As organizations start to return to a sense of normalcy, employees everywhere patiently await the answer to this somewhat broad question: what is the future of work? While there are speculations of workplace trends and recommendations on how to adapt, does anyone really know for certain how our jobs will be impacted?
This is something I’ve been curious about since the first day BlackLine sent us all home back in March—with monitors, keyboards, and whatever we could carry in hand. And if there’s one thing we can agree on in the midst of all this uncertainty, it’s that we can’t go back to the way we used to operate, pre-COVID-19.
Along my journey to better understand what the future of work might look like, I came across three different articles that outline potential changes, share advice, and present opportunities for the post-COVID-19 workplace.
Forbes’ Take on How COVID-19 Will Change the Future of Work
With 62% of employed Americans working from home due to the pandemic, it’s inevitable that the workplace will look very different when organizations start to open up.
Zack Friedman, the author of this article, outlines how COVID-19 will bring specific changes to the workplace—some temporary, and others not so much—that we should be ready for. These include fewer in-person meetings and (even more) Zoom calls, and acknowledging that happiness at work matters.
After becoming fully remote employees overnight, we’ve all experienced the reality that workplace stress and anxiety can so easily carry into our personal lives, now that our home is our office as well. This is causing many of us to take a closer look at what makes us happy at work, and what doesn’t.
Read the full article on Forbes.com.
9 Trends Impacting the Future of Work
As Gartner acknowledges in this article, determining how the workplace will be reconfigured is a daunting task. Based on extensive analyses, Gartner is offering their advice on how employers should react to accelerating trends and pendulum swings resulting from COVID-19.
For example, an increase in remote work is inevitable, so Gartner recommends that hiring managers prioritize digital dexterity and digital collaboration skills when assessing candidates. Among others, organizations should shift from designing for efficiency to designing for resilience.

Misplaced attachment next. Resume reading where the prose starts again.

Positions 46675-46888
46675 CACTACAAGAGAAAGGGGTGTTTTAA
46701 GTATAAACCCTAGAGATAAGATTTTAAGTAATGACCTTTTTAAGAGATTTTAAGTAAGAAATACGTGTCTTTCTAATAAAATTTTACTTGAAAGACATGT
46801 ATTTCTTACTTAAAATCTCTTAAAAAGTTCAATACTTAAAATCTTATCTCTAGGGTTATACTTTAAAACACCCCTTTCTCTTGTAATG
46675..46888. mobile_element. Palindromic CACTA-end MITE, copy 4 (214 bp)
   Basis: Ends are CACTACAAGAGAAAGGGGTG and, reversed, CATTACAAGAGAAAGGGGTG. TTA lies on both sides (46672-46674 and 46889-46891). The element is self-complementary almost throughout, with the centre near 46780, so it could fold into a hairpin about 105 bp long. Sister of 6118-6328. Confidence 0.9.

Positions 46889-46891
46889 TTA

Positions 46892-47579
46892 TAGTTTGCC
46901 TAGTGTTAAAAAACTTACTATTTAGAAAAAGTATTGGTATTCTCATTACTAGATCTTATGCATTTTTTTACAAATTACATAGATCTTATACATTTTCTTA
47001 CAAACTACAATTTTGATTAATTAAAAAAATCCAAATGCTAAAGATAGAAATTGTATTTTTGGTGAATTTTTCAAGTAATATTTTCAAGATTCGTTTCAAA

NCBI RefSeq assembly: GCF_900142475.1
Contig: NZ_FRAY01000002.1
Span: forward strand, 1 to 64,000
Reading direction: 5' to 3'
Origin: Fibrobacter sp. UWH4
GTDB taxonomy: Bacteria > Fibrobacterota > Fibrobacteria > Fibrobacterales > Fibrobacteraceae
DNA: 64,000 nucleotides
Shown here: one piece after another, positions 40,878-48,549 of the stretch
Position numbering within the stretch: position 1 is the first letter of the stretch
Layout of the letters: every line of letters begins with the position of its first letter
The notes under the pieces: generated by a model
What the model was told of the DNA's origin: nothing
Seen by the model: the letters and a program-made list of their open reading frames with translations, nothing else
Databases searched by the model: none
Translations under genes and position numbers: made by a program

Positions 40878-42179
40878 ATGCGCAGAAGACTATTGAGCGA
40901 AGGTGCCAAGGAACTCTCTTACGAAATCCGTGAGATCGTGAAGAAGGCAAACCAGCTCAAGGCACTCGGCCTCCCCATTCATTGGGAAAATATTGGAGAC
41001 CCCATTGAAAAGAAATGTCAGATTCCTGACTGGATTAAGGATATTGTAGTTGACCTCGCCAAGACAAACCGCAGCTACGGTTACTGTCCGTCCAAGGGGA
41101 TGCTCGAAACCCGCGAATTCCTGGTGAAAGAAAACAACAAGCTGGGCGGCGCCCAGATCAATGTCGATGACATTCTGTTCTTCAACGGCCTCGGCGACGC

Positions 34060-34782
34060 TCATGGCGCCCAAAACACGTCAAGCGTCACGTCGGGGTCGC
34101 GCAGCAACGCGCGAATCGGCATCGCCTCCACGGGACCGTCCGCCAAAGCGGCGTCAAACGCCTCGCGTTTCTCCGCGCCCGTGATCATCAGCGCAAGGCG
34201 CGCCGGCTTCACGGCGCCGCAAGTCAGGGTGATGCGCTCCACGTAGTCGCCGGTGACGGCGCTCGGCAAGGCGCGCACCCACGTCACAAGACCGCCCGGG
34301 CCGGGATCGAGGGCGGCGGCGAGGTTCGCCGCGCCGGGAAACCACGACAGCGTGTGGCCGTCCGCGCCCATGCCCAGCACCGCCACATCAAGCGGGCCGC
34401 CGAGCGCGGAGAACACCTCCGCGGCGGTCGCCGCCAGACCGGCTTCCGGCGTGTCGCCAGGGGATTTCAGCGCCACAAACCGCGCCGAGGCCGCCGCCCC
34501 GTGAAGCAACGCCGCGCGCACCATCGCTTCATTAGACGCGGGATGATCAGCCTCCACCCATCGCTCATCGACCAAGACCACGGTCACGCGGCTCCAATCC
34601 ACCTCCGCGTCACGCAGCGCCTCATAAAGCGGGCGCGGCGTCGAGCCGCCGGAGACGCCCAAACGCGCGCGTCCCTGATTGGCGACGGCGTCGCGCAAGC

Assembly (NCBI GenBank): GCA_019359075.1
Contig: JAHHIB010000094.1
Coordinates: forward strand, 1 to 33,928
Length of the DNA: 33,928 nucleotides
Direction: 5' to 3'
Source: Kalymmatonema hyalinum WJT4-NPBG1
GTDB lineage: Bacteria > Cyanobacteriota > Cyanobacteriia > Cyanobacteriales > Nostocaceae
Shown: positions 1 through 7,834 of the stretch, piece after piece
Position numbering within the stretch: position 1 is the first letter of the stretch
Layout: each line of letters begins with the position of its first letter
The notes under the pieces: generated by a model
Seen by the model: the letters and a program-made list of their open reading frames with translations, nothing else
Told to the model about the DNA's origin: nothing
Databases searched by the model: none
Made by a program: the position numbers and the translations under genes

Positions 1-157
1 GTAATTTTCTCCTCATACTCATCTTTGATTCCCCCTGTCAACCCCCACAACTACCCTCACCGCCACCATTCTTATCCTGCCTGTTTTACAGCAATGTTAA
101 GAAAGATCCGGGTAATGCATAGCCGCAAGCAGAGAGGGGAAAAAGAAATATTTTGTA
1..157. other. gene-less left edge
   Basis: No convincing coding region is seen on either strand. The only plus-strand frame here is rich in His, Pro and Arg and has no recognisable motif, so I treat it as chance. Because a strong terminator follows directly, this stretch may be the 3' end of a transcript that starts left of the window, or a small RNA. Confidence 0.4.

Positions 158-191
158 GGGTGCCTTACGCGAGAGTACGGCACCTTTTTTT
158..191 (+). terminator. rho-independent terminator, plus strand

Read the full article on IndustryWeek.com.
Deloitte on Embracing Purpose, Potential, Perspective & Possibility
With a metamorphic crisis comes endless possibilities. Returning to work is daunting, yes, but it can also be exciting, and turn an intimidating task into positive change.
In this article, Deloitte uncovers several possibilities we must embrace when returning to work. Being replaced by robots and automation technology was once a significant concern for organizations, but COVID-19 learnings state that humans are an integral part of technological advances, and we can embrace this.
Read the full article on Deloitte.com.
How Will You Prepare?
It’s important to note that, while these articles speak to changes across all industries, Accounting and Finance will feel the impact of this unprecedented pandemic.
The Industry Week article I talked about above states that 74% of CFOs intend to increase remote work at their organization after the outbreak.
So, how will you prepare for the changes coming to the future of work?
Visit our Virtual Close Hub for the resources you need to answer this question thoughtfully and thoroughly, and to learn how to close virtually during this crisis, and beyond.